• $\begingroup$ Yes, it is simple if one writes feynman diagrams for the specific situation, like the photon pair production which also needs a field en.wikipedia.org/wiki/Pair_production#Cross_section .i.sstatic.net/kBXX5.jpg , a virtual photon represents the field $\endgroup$
    – anna v
    Sep 7, 2018 at 18:20

2 Answers 2


A free electron, in region of space zero electromagnetic field, can always be analyzed in its rest frame thanks to Lorentz invariance. If the electron were to emit a photon, it would be impossible to conserve the four-momentum of the system in the rest frame — which means it would be impossible to conserve the four-momentum in any reference frame. If the electron were to absorb a real photon, that would be the time-reverse of the process where the electron emitted a real photon, and so you have exactly the same problem.

The virtual photons which are required for a high-precision description of the electron's self-interaction are, in a very real way, part of the electron. You can never turn off the electron's self-interaction. It's important to remember that virtual photons are a computational device, and computing a gyromagnetic ratio or any other real property requires integration over the allowed phase space of virtual photons.

When an electron accelerates, and emits real photons as a result of its acceleration, it is because it has interacted with an electromagnetic field. You can think of the emission of these photons as electron-photon scattering, where the initial state includes the ensemble of virtual photons which make up the field, and the final state includes a real photon.

  • $\begingroup$ Thank you so much! $\endgroup$ Jun 8, 2023 at 5:21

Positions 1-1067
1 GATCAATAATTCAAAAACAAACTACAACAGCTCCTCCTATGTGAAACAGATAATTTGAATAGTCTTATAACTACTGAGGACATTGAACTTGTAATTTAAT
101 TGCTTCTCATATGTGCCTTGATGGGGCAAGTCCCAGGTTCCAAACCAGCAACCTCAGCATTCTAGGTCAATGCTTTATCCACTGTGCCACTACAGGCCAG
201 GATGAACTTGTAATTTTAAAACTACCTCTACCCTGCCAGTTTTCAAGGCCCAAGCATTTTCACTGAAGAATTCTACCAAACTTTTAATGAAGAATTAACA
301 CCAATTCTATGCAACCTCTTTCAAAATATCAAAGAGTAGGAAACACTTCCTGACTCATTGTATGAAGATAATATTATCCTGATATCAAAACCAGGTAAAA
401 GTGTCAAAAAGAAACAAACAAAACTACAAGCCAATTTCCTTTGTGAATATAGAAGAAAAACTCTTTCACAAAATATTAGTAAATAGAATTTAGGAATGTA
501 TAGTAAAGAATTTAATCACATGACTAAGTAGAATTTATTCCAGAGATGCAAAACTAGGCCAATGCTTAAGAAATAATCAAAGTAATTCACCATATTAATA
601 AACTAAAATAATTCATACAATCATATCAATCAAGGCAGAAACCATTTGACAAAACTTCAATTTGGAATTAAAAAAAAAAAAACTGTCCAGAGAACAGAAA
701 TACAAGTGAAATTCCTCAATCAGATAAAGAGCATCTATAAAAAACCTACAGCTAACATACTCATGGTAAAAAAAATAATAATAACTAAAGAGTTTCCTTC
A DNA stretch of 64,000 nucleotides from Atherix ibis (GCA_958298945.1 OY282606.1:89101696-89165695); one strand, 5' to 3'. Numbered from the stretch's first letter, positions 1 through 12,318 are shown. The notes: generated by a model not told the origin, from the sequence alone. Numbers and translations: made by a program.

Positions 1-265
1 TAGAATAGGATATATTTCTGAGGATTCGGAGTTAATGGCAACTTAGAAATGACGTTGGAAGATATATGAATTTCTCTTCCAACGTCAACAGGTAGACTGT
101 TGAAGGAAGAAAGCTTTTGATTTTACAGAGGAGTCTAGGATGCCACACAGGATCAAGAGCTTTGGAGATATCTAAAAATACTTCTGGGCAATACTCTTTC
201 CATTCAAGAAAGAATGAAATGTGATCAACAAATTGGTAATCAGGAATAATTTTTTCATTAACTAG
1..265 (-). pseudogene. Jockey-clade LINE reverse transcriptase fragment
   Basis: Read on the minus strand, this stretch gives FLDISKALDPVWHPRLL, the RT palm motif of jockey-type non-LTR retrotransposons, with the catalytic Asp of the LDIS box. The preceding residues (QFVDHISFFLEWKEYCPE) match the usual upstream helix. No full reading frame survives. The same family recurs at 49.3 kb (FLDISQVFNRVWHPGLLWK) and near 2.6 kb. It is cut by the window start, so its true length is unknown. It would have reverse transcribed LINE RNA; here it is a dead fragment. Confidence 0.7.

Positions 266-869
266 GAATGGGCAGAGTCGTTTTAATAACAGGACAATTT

• $\begingroup$ Instead of comments which say only"thank you," consider using the upvote or accept features. These help the system direct other users to high-quality content in a way that text comments do not. $\endgroup$
    – rob
    Jun 8, 2023 at 13:23
  • $\begingroup$ I did them both now. $\endgroup$ Jun 11, 2023 at 22:41

Thinking and weighing up is necessary to answer this question.

We are talking about an electron moving freely in space, which is accelerated. The change in speed of the electron is supposed to be made by photons.

After acceleration, the electron has a higher kinetic energy. Where does this energy come from? It can only come from photons. Ergo, the electron must have partially or completely absorbed the energy of the photon.

What happens when the electron decelerates? The loss of kinetic energy must be accompanied by the emission of one or more photons.

  • $\begingroup$ Árpád, did you not like my answer? $\endgroup$ May 18, 2022 at 2:49

Your Answer

By clicking “Post Your Answer”, you agree to our terms of service and acknowledge you have read our privacy policy.

Not the answer you're looking for? Browse other questions tagged or ask your own question.